If Swift Had Known Donald Trump…

Charles Jervas, "Portrait of Jonathan Swift"

Monday

Kudos to Mark Charney of Salon for setting Jonathan Swift loose on Donald Trump. Swift, maybe the greatest satirist of all time, would have had a field day with our politics.

Charney’s excuse for mentioning the 18th century author is a new biography by John Stubbs, which has got to be better than the dull-as-dishwater Irvin Ehrenpreis biography we relied on for years. In an interview with Stubbs, Charney asked him to imagine how Swift would see us:

John Stubbs explains that Swift “wasn’t at all what we’d call a liberal. He had very decided views on what people should believe and how they should behave.” But neither did he suffer fools, as he “detested the abuse of political power, or indeed any excessive use of force by the stronger party.” Swift’s chapter in Gulliver’s Travels in which Gulliver confronts the giant Brobdingnagians shows his rage against, as Stubbs put it in an interview with Salon, “doltish insensibility to those weaker than ourselves.”

Stubbs acknowledges that Swift’s writings are buoyed by an anger that is “very much like the anger against a corrupt establishment that seems to have carried Donald Trump to the White House.” But Stubbs adds that Swift would not let Trump get away with his rhetoric:

Simultaneously Swift incessantly expresses his disgust at how morally outraged and exploited people invariably fall for the cheap promises of politicians.

Charney then tries his own hand at seeing Trump through Swiftian eyes:

The whole Trump campaign sounded like a Jonathan Swift essay. A polite suggestion that Mexican-Americans should vote for someone promising to wall off their country, that Muslims should vote for someone aiming to bar entry of all Muslims to the United States, that lower-income families should vote for someone who plans to strip away any chance they have at healthcare, that women should vote for someone who seems to think that women are lumps of warm flesh to be grabbed at will.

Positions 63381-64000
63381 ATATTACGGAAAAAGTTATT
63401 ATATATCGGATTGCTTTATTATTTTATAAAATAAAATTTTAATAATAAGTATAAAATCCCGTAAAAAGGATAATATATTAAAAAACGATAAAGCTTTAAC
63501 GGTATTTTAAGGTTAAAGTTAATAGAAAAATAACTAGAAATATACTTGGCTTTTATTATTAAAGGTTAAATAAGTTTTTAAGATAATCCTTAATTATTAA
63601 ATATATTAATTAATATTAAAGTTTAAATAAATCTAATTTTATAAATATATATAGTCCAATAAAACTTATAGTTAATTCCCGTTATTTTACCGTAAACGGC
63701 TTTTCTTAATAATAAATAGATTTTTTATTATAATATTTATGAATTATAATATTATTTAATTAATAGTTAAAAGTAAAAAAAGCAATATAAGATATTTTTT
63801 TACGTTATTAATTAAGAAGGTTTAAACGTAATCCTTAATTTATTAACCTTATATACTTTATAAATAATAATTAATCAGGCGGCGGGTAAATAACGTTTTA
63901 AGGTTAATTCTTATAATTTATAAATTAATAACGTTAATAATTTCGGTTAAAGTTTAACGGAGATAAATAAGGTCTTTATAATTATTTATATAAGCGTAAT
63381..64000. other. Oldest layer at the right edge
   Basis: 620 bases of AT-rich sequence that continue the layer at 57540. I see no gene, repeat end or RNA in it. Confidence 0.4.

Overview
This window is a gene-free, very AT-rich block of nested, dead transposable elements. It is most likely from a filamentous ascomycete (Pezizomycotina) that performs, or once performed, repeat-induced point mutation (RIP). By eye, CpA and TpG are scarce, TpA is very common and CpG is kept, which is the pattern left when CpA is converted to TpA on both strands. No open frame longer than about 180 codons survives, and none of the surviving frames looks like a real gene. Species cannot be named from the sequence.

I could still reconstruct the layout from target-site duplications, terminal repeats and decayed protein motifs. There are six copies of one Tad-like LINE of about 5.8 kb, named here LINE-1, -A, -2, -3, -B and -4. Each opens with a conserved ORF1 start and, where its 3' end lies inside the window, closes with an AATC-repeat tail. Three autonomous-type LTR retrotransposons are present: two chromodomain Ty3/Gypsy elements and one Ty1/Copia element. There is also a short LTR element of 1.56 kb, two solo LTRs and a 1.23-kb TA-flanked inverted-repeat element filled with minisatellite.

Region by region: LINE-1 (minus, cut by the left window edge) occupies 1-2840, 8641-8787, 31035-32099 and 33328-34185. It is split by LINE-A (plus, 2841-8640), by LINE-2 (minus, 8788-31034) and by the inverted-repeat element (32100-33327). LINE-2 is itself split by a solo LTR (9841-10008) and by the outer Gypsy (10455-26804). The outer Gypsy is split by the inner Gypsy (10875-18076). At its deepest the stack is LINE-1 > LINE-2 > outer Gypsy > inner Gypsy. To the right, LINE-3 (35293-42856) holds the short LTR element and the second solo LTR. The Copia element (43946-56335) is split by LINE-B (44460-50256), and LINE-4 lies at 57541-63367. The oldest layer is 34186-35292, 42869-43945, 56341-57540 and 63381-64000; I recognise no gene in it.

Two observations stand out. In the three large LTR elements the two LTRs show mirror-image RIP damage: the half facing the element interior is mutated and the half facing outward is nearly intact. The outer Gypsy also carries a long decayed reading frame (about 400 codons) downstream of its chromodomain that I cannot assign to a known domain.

The difference, of course, is that Swift is not serious:

There’s not that much of a gap between “A Modest Proposal” recommending that the poor solve their problems by selling their babies for meat, and the modest proposal that the U.S. keep those “bad hombres” out by building a wall across Mexico that the Mexicans will somehow pay for. The difference is in the intent of the delivery — Trump is serious and his supporters think it’s actually a good idea, whereas Swift writes in such a way that we recognize it as satire, we know that he, the author, does not actually endorse the crazy idea, and readers of his words are likewise in on the joke.

Charney also points out that Swift, unlike Trump, goes after the powerful, not the vulnerable:

[Swift] weighs in on how big fish seem to get away with big illegalities, while the little folk, the ones who can least afford it, are punished. “Laws are like cobwebs,” he wrote, “which may catch small flies, but let wasps and hornets break through.” Although he couldn’t have meant it, his choice of symbolic insect, a WASP, is particularly apt. The hard-luck minorities are always punished, but those white Anglo-Saxon Protestants, as in the Oregon militia fiasco, somehow slip through.

I suspect that the next four years will give me numerous opportunities to refer to Swift, especially to his attacks in Gulliver’s Travels on courtiers using government to line their own pockets. In the meantime, I’ll just mention how Trump’s supposedly magnanimous decision not to prosecute Hillary Clinton reminds me of the Lilliputian king’s “leniency” towards an innocent Gulliver.

In Trump’s case, according to the New York Times, he sees himself as gracious for not taking to court someone who hasn’t done anything indictable (this according to the FBI):

He said he had no interest in pressing for Mrs. Clinton’s prosecution over her use of a private email server or for financial acts committed by the Clinton Foundation. “I don’t want to hurt the Clintons, I really don’t,” he said.

The Lilliputian king, meanwhile, shows “mercy” by not having innocent Gulliver killed for high treason. Instead, he will merely shoot out his eyes. Here’s Gulliver’s response:

[N]or did any thing terrify the people so much as those encomiums on his majesty’s mercy; because it was observed, that the more these praises were enlarged and insisted on, the more inhuman was the punishment, and the sufferer more innocent. 

Imagine how such little men (six inches in the case of the Lilliputian) respond when their will is thwarted. And while we’re contemplating Trump’s graciousness, let’s remember that the Justice Department, not the President, indicts people, although that’s not how Trump sees it. We’d all better pray that our Constitution’s Separation of Powers holds.

We’ve never needed more for our own Jonathan Swifts to step up.

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